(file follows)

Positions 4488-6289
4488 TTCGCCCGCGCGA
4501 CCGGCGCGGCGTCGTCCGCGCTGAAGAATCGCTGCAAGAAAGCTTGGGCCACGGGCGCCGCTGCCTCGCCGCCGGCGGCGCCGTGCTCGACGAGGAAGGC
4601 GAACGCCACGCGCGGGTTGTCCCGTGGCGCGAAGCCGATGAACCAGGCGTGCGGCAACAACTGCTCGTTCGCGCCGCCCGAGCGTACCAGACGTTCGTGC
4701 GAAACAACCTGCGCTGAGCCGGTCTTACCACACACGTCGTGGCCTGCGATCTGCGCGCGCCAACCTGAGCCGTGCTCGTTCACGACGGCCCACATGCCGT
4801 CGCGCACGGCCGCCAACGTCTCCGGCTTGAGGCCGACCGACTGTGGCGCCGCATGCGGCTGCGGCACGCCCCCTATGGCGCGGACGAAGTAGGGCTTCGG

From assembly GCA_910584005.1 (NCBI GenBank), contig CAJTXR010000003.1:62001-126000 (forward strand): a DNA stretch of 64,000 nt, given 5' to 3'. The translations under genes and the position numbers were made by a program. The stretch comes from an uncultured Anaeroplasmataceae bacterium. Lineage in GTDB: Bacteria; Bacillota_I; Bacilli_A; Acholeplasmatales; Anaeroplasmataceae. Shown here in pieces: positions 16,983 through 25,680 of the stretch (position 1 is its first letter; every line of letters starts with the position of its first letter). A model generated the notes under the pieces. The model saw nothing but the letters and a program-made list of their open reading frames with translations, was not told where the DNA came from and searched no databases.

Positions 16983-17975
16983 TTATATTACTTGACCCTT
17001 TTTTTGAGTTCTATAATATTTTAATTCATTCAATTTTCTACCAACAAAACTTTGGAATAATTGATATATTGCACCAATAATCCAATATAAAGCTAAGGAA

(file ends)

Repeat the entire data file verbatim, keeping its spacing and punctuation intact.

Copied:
Positions 4488-6289
4488 TTCGCCCGCGCGA
4501 CCGGCGCGGCGTCGTCCGCGCTGAAGAATCGCTGCAAGAAAGCTTGGGCCACGGGCGCCGCTGCCTCGCCGCCGGCGGCGCCGTGCTCGACGAGGAAGGC
4601 GAACGCCACGCGCGGGTTGTCCCGTGGCGCGAAGCCGATGAACCAGGCGTGCGGCAACAACTGCTCGTTCGCGCCGCCCGAGCGTACCAGACGTTCGTGC
4701 GAAACAACCTGCGCTGAGCCGGTCTTACCACACACGTCGTGGCCTGCGATCTGCGCGCGCCAACCTGAGCCGTGCTCGTTCACGACGGCCCACATGCCGT
4801 CGCGCACGGCCGCCAACGTCTCCGGCTTGAGGCCGACCGACTGTGGCGCCGCATGCGGCTGCGGCACGCCCCCTATGGCGCGGACGAAGTAGGGCTTCGG

From assembly GCA_910584005.1 (NCBI GenBank), contig CAJTXR010000003.1:62001-126000 (forward strand): a DNA stretch of 64,000 nt, given 5' to 3'. The translations under genes and the position numbers were made by a program. The stretch comes from an uncultured Anaeroplasmataceae bacterium. Lineage in GTDB: Bacteria; Bacillota_I; Bacilli_A; Acholeplasmatales; Anaeroplasmataceae. Shown here in pieces: positions 16,983 through 25,680 of the stretch (position 1 is its first letter; every line of letters starts with the position of its first letter). A model generated the notes under the pieces. The model saw nothing but the letters and a program-made list of their open reading frames with translations, was not told where the DNA came from and searched no databases.

Positions 16983-17975
16983 TTATATTACTTGACCCTT
17001 TTTTTGAGTTCTATAATATTTTAATTCATTCAATTTTCTACCAACAAAACTTTGGAATAATTGATATATTGCACCAATAATCCAATATAAAGCTAAGGAA